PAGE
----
Illustration: Obama zombies

TYRRELL: Liberalism's death croak

While inspecting the body politic, one encounters one clear sign that liberalism is dead. It is the condition of our political discourse. Polite commentators note that the dialogue is "rancorous." Some say toxic. Actually, it is worse than that. It is nonexistent. From the right, from the sophisticated right, there is an attempt to engage the liberals. Budget Chairman Paul Ryan, Wisconsin Republican, just did it by presenting a budget that cried out for intelligent response. President Obama's response was to invite Mr. Ryan to sit in the front row for Mr. Obama's "fiscal policy" speech at George Washington University. There, Mr. Obama heaped scorn on an astonished Mr. Ryan and his work. He did not even mention Mr. Ryan's name. This is what Mr. Obama calls an "adult" debate? Published April 27, 2011

** FILE ** Rep. Paul D. Ryan, Wisconsin Republican and House Budget Committee chairman. (AP Photo/J. Scott Applewhite)

TYRRELL: Ryan to the rescue?

Why is it that Donald Trump is a creditable candidate with a significant segment of Republican voters? In some polls, he runs ahead of all Republicans save Mitt Romney, and all I have heard him say is that he wants to see our president's birth certificate. Imagine if he would ask to see budget cuts from the president or revenue enhancements. Published April 20, 2011

Illustration: Gas by Alexander Hunter for The Washington Times

TYRRELL: The Boone Pickens Bill

Last week was the culmination of a process begun years ago. A bill was introduced in Congress that can end American dependence on foreign oil. What is called the New Alternative Transportation to Give Americans Solutions Act - more simply put, the Nat Gas Act - came to Congress on April 6. It had bipartisan support. It ought to pass and pass promptly. It could be called the Boone Pickens Bill. Published April 13, 2011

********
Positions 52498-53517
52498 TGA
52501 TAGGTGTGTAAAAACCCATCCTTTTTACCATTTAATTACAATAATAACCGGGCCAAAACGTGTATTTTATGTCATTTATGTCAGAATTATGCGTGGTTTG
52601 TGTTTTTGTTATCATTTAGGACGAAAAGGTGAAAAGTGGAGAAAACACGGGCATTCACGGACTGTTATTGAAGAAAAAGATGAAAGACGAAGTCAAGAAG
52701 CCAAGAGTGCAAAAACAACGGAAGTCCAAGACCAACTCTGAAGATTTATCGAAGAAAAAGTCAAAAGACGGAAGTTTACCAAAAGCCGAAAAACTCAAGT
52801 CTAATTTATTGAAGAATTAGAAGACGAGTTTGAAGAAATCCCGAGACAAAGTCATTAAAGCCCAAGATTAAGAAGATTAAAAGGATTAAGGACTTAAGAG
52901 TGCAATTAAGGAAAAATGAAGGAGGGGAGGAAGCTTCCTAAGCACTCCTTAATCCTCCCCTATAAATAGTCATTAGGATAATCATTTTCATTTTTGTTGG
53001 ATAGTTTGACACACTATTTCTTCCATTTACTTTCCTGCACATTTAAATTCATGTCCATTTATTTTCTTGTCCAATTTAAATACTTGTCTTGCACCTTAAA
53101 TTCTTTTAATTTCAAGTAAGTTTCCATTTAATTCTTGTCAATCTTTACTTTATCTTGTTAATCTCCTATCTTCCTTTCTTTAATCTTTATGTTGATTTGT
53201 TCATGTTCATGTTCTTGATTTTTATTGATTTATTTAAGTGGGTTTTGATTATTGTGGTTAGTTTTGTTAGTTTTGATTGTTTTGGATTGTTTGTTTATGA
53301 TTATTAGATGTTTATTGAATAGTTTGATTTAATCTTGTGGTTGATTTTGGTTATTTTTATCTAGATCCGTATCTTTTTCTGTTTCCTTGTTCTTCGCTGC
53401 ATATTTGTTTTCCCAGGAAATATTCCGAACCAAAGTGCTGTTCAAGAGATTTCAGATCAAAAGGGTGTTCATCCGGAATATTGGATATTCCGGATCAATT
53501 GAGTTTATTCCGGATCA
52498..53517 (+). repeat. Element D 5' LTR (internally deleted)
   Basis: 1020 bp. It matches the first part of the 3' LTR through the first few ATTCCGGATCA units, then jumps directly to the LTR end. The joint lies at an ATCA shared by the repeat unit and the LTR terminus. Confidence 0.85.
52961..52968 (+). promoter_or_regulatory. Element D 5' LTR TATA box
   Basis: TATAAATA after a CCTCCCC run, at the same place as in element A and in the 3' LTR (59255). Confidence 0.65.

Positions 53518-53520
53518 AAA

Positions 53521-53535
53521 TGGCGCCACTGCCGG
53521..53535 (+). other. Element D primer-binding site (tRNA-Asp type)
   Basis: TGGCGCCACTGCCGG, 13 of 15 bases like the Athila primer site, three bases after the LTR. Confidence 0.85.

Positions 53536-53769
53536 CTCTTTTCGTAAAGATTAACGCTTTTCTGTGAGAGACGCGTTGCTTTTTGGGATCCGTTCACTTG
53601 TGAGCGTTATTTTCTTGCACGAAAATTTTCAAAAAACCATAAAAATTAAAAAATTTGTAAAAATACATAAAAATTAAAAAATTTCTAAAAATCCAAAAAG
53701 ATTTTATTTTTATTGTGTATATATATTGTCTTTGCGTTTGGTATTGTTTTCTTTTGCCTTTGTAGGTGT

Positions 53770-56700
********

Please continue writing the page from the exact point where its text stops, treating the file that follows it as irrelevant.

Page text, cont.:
Illustration: Obama race 2012 by Linas Garsys for The Washington Times

TYRRELL: The race is on

I see that President Obama has filed as a candidate for re-election in 2012. I had suggested that he get to work early on his presidential library and forgo the race, but he is insistent. Well, I tried. Published April 6, 2011

Illustration by William Brown

TYRRELL: Asserting the nonexistent

Monday night I attended a public policy discussion sponsored, not surprisingly, by the American Spectator - I say not surprisingly because I have been attending these meetings for roughly 30 years and always come away with fresh ideas. They are meant to ventilate ideas, and now that a presidential election is drawing near, we are inviting presidential candidates as our special guests to float their ideas by our assembled luminaries. Published March 30, 2011

Illustration: Henry Wallace and Obama

TYRRELL: Obama gives war a go

Well, it's official. The President of Bolivia, Evo Morales, has asked the Nobel Prize Committee to take back President Obama's Nobel Peace Prize owing to Mr. Obama's missile strikes in Libya. The head of Russia's Liberal Democratic Party, Vladimir Zhirinovsky, also has weighed in, and Russian Prime Minister Vladimir Putin is really in a snit. This is the best news Col. Moammar Gadhafi has had in weeks. Published March 23, 2011

Mississippi Gov. Haley Barbour speaks at the Conservative Political Action Conference (CPAC) in Washington on Saturday, Feb. 12, 2011. (AP Photo/Cliff Owen)